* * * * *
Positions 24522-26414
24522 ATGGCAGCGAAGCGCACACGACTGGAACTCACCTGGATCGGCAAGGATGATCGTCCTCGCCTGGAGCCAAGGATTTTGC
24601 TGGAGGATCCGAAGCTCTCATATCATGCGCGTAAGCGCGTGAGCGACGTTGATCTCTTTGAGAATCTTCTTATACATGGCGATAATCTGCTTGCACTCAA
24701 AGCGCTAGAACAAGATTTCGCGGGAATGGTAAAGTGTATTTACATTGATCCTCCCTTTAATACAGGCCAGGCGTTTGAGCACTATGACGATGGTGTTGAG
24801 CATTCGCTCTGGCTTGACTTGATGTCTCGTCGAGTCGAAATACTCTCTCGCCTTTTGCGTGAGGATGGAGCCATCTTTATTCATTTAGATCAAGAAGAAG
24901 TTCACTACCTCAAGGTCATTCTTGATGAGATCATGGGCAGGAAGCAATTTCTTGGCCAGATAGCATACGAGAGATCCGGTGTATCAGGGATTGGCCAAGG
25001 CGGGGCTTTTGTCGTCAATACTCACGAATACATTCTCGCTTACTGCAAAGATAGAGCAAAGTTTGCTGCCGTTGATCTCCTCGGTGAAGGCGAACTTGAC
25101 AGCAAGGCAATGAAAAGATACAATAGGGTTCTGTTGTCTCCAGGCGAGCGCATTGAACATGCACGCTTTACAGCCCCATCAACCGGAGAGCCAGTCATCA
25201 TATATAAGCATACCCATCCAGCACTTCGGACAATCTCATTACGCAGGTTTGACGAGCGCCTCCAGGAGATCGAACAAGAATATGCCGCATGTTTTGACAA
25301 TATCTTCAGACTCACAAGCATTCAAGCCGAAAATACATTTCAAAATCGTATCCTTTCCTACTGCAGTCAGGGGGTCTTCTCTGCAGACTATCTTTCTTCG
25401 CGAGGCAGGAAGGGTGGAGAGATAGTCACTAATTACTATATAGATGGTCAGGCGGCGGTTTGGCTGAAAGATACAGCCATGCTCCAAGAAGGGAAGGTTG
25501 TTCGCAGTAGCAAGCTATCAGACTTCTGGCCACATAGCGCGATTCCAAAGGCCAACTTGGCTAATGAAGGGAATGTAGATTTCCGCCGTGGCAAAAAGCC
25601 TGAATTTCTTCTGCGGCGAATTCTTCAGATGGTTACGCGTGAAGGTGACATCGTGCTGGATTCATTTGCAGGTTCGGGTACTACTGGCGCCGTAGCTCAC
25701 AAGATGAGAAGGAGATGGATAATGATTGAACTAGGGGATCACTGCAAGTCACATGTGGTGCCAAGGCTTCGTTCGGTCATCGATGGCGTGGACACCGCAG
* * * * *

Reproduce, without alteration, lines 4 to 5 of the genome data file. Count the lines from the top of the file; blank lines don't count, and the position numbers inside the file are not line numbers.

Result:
24701 AGCGCTAGAACAAGATTTCGCGGGAATGGTAAAGTGTATTTACATTGATCCTCCCTTTAATACAGGCCAGGCGTTTGAGCACTATGACGATGGTGTTGAG
24801 CATTCGCTCTGGCTTGACTTGATGTCTCGTCGAGTCGAAATACTCTCTCGCCTTTTGCGTGAGGATGGAGCCATCTTTATTCATTTAGATCAAGAAGAAG